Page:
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Losing Weight, interesting odyssey

Discussion in 'General Discussion' started by Onhell, Jul 29, 2017.

  1. Onhell

    Onhell Mexican Revolutionary

    I am a true believer in that there are basic components, or a foundation, to basically anything. From math to language to exercise. When it comes to losing weight I believe that foundation is fairly simple, burn more calories than you consume. How you go about that is your business and in part that is why I chose to start this thread. I want to share my specific journey and invite you guys to share what has worked for you, or if you don't care about weight loss and why.

    I think we have all seen this video at some point:



    I'd like to address each point as it has related to my journey.

    Step 1: No Beer.

    I no longer drink in the quantities I used to. 12 years ago I used to go out A LOT and get drunk often. even up to 8 years ago I was able to drink a beer every night with dinner and be fine. But starting about 5-6 years ago I noticed that if I had a beer everyday with dinner by the end of the week I had a little belly. So I cut back. I hardly drink now, can't even say how often like once a month, because I have completely lost track. It has been about 6 years since I started cutting back and it is usually relegated to special occasions like watch a sporting event with friends or dining out with family.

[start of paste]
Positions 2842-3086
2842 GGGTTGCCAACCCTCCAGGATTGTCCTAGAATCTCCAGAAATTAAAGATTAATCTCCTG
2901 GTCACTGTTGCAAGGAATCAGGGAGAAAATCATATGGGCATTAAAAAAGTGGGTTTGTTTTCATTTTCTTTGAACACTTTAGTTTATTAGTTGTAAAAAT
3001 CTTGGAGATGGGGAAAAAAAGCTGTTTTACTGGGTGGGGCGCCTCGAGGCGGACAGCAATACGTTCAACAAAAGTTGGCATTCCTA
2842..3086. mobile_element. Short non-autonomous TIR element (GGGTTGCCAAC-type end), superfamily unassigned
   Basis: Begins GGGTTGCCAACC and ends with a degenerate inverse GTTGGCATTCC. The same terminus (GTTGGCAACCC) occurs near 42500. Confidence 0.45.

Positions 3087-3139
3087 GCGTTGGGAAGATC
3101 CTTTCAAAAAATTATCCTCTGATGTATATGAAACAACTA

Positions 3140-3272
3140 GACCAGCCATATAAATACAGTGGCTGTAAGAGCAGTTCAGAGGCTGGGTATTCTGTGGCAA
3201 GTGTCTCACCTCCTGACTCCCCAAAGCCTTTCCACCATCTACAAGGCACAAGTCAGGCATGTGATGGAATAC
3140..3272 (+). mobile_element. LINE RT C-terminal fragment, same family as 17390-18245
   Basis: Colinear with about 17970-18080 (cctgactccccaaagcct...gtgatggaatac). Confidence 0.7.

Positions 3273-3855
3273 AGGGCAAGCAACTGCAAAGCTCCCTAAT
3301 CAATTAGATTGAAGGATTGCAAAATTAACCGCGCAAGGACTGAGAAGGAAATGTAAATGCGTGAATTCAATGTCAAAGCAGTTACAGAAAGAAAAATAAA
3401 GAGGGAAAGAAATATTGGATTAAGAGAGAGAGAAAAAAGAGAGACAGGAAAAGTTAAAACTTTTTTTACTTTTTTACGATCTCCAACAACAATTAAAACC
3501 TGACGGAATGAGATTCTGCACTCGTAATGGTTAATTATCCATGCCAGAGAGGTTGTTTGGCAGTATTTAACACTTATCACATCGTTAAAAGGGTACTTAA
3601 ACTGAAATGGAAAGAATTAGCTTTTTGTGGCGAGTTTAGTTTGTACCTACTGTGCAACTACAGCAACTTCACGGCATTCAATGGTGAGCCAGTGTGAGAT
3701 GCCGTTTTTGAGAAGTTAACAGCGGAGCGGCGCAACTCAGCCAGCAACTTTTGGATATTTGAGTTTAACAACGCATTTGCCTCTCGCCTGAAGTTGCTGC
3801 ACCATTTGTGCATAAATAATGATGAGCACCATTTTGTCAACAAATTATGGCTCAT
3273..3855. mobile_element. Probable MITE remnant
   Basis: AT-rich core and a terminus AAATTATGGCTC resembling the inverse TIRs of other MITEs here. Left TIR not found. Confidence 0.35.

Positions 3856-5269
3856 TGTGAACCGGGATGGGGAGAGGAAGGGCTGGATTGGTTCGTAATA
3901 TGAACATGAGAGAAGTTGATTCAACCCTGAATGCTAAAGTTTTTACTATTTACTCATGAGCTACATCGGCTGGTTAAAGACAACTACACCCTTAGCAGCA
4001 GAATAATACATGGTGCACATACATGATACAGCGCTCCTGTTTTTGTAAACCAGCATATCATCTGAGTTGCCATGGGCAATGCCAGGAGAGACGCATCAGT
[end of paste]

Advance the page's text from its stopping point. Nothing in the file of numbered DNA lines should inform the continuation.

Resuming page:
Step 2: Portion Control.

    This is a big one. In the U.S portions are HUGE, not to mention the quality of the food isn't the greatest. combine that with late, heavy dinners and it is a recipe for fatness. Since moving back to Mexico 6 months ago to the day, portion control has been easier, finding fresh foods/ingredients has also been easier and cheaper. Our heavy meal is lunch, not dinner, between 1 and 3pm instead of the 6-9 dinner schedule in the U.S. Thus eating smaller portions, culturally being able to have lighter dinners, etc. has aided in that regard to.